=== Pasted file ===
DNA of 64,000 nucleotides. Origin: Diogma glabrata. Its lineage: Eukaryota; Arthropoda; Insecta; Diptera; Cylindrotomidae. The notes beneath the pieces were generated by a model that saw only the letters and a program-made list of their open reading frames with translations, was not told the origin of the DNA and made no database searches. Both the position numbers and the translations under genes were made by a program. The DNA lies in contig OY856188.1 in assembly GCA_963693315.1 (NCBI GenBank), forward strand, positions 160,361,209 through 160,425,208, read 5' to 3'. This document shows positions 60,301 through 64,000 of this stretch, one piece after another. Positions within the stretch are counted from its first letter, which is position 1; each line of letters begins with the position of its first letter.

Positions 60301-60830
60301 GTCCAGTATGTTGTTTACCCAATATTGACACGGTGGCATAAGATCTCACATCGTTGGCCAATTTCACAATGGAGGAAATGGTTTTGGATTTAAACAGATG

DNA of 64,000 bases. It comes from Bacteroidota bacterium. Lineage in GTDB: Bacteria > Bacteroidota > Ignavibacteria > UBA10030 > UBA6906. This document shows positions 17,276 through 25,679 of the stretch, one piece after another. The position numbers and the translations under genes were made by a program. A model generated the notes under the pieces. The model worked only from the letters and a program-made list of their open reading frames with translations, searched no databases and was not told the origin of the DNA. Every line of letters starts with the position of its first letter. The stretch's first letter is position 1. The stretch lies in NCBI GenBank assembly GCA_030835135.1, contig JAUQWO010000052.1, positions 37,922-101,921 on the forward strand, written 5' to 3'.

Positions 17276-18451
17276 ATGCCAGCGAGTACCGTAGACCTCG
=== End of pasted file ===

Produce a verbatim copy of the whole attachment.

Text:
DNA of 64,000 nucleotides. Origin: Diogma glabrata. Its lineage: Eukaryota; Arthropoda; Insecta; Diptera; Cylindrotomidae. The notes beneath the pieces were generated by a model that saw only the letters and a program-made list of their open reading frames with translations, was not told the origin of the DNA and made no database searches. Both the position numbers and the translations under genes were made by a program. The DNA lies in contig OY856188.1 in assembly GCA_963693315.1 (NCBI GenBank), forward strand, positions 160,361,209 through 160,425,208, read 5' to 3'. This document shows positions 60,301 through 64,000 of this stretch, one piece after another. Positions within the stretch are counted from its first letter, which is position 1; each line of letters begins with the position of its first letter.

Positions 60301-60830
60301 GTCCAGTATGTTGTTTACCCAATATTGACACGGTGGCATAAGATCTCACATCGTTGGCCAATTTCACAATGGAGGAAATGGTTTTGGATTTAAACAGATG

DNA of 64,000 bases. It comes from Bacteroidota bacterium. Lineage in GTDB: Bacteria > Bacteroidota > Ignavibacteria > UBA10030 > UBA6906. This document shows positions 17,276 through 25,679 of the stretch, one piece after another. The position numbers and the translations under genes were made by a program. A model generated the notes under the pieces. The model worked only from the letters and a program-made list of their open reading frames with translations, searched no databases and was not told the origin of the DNA. Every line of letters starts with the position of its first letter. The stretch's first letter is position 1. The stretch lies in NCBI GenBank assembly GCA_030835135.1, contig JAUQWO010000052.1, positions 37,922-101,921 on the forward strand, written 5' to 3'.

Positions 17276-18451
17276 ATGCCAGCGAGTACCGTAGACCTCG